The end of summer now coming, with the dread Russian winter ahead, Napoleon sat down around the smoking husk of Smolensk for a week and dithered about what to do next. His envoys to Alexander (mostly released Russian prisoners) continued to elicit no response. Apparently they conveyed to the Czar about something terrible happening inside Napoleon's army and urged him to keep on resisting. Probably not the best messengers to have sent.
What these released prisoner-envoys described to Alexander of the condition of Napoleon's army was the presence of something sinister. Typhus.
Few of the dozen or so histories I read of this campaign mention the disease as a strategic factor, though it was certainly noted by various memoir-writers. Since crossing the Niemen toward the end of June, the invasion force had diminished to something on the order of 36-50% of its original strength in just two months. Digby Smith's meticulous orders of battle over the course of the campaign indicate that some corps, like the cavalry, were down to 27% on the eve of Borodino. Napoleon later made the feeble excuse that it was "General Winter" that had defeated him in 1812, not the Russians. Popular belief, has long bought this Napoleonic myth, that it was the Russian winter that caused so great a loss in the Emperor's army. Tolstoy, in his novel, War & Peace, continued this myth. And the even more disastrous invasion of Russia by the Nazis in WWII perpetuated it. Russia's winter always saves it, time after time.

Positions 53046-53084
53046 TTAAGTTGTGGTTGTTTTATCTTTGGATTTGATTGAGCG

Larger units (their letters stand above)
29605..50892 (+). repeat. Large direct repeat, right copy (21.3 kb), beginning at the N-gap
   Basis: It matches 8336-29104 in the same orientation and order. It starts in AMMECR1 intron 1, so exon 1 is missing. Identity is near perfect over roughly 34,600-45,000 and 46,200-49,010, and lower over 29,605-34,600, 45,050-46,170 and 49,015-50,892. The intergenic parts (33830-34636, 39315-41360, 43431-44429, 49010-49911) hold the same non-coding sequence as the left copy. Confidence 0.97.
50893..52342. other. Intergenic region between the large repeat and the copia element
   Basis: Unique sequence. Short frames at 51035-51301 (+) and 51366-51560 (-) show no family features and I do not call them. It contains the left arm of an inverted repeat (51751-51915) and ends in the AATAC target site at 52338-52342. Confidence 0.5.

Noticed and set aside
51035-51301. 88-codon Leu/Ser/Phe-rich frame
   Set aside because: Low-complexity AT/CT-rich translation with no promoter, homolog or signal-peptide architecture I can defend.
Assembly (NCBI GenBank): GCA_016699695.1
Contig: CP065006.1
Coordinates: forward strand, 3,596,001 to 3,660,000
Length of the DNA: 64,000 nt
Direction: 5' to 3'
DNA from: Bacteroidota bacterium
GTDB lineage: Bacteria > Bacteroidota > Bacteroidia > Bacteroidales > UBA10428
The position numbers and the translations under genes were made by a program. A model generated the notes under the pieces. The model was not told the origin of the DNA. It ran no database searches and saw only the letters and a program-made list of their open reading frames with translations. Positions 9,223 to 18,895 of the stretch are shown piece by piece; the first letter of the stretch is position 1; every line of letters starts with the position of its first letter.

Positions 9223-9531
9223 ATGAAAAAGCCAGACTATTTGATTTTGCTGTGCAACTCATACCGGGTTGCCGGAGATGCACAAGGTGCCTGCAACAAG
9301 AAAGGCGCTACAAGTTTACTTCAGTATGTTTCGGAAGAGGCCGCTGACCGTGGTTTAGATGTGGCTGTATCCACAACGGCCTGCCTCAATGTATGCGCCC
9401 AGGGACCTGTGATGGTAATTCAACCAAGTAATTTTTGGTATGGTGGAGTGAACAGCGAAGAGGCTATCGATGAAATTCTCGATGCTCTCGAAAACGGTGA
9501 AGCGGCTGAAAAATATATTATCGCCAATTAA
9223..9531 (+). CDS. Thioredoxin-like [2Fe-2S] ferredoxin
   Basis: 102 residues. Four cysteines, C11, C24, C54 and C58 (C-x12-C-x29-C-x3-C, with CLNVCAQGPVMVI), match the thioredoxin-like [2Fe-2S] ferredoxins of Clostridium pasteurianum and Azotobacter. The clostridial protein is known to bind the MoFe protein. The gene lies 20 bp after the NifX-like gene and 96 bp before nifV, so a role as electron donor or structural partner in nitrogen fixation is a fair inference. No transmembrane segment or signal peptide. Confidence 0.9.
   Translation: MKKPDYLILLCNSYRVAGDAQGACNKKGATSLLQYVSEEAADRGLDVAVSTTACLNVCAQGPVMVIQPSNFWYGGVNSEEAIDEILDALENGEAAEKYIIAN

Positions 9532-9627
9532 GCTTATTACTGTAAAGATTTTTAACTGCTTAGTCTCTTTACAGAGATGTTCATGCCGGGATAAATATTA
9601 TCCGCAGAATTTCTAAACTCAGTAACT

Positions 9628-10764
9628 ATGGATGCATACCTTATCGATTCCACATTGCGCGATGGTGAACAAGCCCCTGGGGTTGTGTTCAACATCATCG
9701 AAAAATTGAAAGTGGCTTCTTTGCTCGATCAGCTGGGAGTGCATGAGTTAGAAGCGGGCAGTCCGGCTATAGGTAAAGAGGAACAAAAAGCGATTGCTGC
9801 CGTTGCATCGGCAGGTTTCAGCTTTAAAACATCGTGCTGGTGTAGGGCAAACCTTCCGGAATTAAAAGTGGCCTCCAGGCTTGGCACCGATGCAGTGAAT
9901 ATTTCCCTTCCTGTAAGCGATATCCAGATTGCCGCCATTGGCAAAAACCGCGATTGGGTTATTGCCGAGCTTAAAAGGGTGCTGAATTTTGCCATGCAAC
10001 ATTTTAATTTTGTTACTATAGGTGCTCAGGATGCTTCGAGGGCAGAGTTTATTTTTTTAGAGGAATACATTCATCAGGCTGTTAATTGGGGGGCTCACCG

But this was still summer, and Napoleon's force was already far below normal attrition numbers for other campaigns. There had been no great battles prior to 5 September to account for the death rate. Even the Battle of Smolensk, didn't account for such catastrophic losses (possibly 10,000 at most). And winter that year wouldn't really get going in Russia until early December, well after Napoleon had started his retreat from Moscow.
In 1812 the science of epidemiology and medicine hadn't progressed much since the Middle Ages. The so-called miasma theory of disease was still prevalent, the belief, dating back to Hippocrates 2,200 years before, that disease was caused by bad smells emanating from swamps, cesspools, or dead animals. In June 1812 the spread of the disease was ascribed to the bad odors of Poland and Russia. This was several decades before Pasteur's discovery of microbial infection as the source of contagious diseases. Also, since these hundreds of thousands of men never bathed or changed their clothes, one can only imagine that the bad smells weren't coming from the land. If these men had just sniffed their own armpits, they might have realized it wasn't Poland's or Russia's countryside.
But I digress. The evidence is that Napoleon's original, central strike force of 331,000 men (Guard, I, II, III, !V, V, VIII Corps, plus cavalry) had dwindled to around 120,000 effectives by 5 September. Nor could most of the missing be chalked up to detachment (that's what the flanking corps' job was--VI, VII, IX, X, and XI Corps, originally totaling 148,000 people) or to combat losses. Almost 64% were sick or dead. And the Russians were taking note of this.
Below, Charles Minard's famous 1869 graphic illustrating the attrition of Napoleon's army in 1812. Notice that by Borodino (Mojaisk, just prior to 7 September) the width of the main striking force had diminished to just 40% of its original before detachments.